Antimicrobial Resistance

The FAO and OIE pursue development of regional guideline for monitoring antimicrobial use at farm level in the Asia Pacific Region


Second expert consultation meeting aimed at developing regional guidelines on the monitoring of antimicrobial use at the farm level

Bangkok, Thailand. The lack of specific guidelines on monitoring of antimicrobial use at farm level prompted the Food and Agriculture Organization of the United Nations Regional Office for Asia and the Pacific (FAO RAP) and the World Organisation for Animal Health (OIE) Regional Representation for Asia and the Pacific and its Sub-Regional Representation for Southeast Asia to work together to develop guidelines on this topic.  

FAO and OIE first held a regional consultation among regional and international antimicrobial use (AMU) monitoring experts in November 2018. This event led to the development of a draft guideline, which FAO, OIE and external experts further revised. To further refine and contextualize the draft guideline to Asia, FAO and OIE convened the second Regional Consultation on 27-29 April 2021 attended by more than 80 country-nominated participants and international experts. 

Monitoring of antimicrobial use is important

OIE Sub-Regional Representative Dr Ronello Abila emphasized the importance of addressing AMR citing the impact on Asia if it is not addressed. “The global implications of AMR on countries cannot be overstated. To combat AMR, collection of quality data on AMR and antimicrobial usage (AMU) in the animal sector is essential , hence it  merits attention and collective action. Farm level AMU data collection is crucial to improve the national level AMU monitoring” Dr Abila said.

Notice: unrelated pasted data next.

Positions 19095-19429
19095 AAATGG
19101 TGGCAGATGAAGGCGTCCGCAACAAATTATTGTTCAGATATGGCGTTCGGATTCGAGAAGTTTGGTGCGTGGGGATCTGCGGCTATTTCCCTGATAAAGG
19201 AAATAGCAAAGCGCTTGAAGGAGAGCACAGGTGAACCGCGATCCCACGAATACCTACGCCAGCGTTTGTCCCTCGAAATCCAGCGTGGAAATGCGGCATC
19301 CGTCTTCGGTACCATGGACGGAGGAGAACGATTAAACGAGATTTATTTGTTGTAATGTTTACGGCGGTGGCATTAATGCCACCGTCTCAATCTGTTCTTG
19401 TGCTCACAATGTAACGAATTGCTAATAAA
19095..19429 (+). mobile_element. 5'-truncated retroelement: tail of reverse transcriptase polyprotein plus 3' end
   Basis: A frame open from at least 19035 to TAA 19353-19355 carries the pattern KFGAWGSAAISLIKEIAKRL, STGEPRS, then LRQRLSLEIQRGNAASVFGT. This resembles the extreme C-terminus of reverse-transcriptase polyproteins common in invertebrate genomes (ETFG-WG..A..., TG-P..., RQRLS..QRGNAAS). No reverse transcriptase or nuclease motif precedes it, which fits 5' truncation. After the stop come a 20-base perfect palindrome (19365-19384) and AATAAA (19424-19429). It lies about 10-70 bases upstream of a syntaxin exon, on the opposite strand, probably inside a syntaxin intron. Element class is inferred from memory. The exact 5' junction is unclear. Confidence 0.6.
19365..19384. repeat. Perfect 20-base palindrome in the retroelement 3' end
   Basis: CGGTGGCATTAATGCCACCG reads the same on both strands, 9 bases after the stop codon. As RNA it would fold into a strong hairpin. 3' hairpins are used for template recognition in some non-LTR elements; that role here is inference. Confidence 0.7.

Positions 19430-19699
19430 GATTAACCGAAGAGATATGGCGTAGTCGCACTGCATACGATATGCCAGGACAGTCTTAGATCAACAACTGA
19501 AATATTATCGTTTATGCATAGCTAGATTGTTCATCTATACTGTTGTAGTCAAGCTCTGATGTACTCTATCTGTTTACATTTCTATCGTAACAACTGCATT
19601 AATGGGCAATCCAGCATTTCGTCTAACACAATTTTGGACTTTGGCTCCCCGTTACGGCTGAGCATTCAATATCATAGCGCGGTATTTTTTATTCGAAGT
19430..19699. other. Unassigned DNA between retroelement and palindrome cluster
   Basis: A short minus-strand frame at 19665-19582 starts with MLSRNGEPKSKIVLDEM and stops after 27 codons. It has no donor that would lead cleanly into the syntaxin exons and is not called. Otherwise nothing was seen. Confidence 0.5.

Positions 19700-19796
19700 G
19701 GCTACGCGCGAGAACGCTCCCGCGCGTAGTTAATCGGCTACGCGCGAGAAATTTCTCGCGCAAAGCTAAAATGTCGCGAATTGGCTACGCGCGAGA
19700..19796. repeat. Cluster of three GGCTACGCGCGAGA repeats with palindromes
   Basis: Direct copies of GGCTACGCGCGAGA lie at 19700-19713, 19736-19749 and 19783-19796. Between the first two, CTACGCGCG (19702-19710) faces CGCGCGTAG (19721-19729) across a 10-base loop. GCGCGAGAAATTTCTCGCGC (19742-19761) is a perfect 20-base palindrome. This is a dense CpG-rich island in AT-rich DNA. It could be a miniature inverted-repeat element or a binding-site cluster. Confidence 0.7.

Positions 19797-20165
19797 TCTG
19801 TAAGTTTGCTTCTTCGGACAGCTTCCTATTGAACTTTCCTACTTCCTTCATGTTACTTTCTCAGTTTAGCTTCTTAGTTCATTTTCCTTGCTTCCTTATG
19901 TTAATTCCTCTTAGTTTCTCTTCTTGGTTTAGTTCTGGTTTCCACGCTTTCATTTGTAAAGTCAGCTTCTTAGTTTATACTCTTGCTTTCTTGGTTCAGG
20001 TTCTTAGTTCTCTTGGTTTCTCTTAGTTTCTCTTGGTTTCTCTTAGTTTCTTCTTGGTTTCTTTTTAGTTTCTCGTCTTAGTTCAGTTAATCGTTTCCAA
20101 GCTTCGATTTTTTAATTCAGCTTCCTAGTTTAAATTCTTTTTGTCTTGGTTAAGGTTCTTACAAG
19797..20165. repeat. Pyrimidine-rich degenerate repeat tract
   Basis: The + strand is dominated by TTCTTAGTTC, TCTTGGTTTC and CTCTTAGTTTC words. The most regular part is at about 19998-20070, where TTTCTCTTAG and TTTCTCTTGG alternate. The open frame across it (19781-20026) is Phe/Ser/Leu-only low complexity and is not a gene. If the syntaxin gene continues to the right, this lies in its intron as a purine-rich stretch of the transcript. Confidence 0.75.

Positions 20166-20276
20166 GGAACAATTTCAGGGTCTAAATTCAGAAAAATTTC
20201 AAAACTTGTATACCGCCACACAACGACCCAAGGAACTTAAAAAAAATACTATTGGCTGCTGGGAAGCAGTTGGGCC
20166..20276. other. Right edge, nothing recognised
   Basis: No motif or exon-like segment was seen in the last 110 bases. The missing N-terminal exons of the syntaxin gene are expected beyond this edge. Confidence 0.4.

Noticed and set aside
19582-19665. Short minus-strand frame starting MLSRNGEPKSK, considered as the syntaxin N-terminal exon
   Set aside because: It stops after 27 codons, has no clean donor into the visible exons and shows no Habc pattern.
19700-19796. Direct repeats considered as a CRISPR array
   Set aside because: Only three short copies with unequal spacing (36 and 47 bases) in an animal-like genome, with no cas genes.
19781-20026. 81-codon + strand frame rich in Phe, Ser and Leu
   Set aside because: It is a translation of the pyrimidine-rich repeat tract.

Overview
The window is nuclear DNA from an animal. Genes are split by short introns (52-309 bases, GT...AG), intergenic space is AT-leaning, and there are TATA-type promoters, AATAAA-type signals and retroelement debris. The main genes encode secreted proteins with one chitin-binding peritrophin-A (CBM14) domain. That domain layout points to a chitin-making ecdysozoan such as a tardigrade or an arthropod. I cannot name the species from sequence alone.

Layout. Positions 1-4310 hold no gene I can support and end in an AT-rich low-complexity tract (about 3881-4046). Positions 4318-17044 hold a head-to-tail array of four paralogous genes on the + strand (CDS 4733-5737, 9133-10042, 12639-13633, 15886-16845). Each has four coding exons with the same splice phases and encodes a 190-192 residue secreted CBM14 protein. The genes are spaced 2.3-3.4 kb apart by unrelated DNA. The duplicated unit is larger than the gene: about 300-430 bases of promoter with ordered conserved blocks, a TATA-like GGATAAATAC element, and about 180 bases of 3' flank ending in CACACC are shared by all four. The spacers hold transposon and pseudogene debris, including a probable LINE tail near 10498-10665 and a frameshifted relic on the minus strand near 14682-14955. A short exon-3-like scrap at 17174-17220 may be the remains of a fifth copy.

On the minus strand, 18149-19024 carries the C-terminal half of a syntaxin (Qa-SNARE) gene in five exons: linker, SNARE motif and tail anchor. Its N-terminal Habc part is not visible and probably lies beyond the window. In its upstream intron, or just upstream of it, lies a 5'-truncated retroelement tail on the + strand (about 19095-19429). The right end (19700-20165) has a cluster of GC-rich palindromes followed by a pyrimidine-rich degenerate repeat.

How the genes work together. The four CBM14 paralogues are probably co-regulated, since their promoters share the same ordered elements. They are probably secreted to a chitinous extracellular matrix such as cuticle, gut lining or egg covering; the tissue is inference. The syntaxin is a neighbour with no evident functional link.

“Monitoring antimicrobial use (AMU) is essential in the fight against AMR,” Dr Kachen Wongsathapornchai Regional Manager of the FAO Emergency Centre for Transboundary Animal Diseases (ECTAD) told participants. He emphasized that it is one of the key tools in addressing AMR in public health, animal health and production, food safety, fisheries and aquaculture, and the environment. 

Filling the AMR and AMU monitoring and surveillance gaps in the animal health sector 

The joint FAO/OIE regional guidelines on AMU monitoring is envisioned as a practical tool for countries in Asia. It will provide guidance on the definition of AMU monitoring objectives; the development of a data collection protocol; how to manage, analyze and report data to different stakeholders; and how to operationalize monitoring in practice. Dr Scott Newman, FAO Senior Animal Health and Production Officer and AMR Lead Technical Officer, is hopeful that it will be a “game changer for the implementation of farm-level AMU monitoring.”

This effort demonstrated the strong collaboration between FAO and OIE, and the commitment of many stakeholders in Asia and internationally to tackle AMR collectively. This was highlighted in the closing remarks made by Dr Hirofumi Kugita, the OIE Regional Representative for Asia and the Pacific, and Dr Newman.

This draft volume is part of a series of regional monitoring and surveillance guidelines developed to mitigate AMR in the region, led by FAO. The first one to be published is on the monitoring and surveillance of AMR in bacteria from healthy food animals intended for consumption.

The United States Agency for International Development is supporting the production of these guidelines as part of their regional efforts to address antimicrobial usage in Asia’s livestock, aquaculture and crop production systems.


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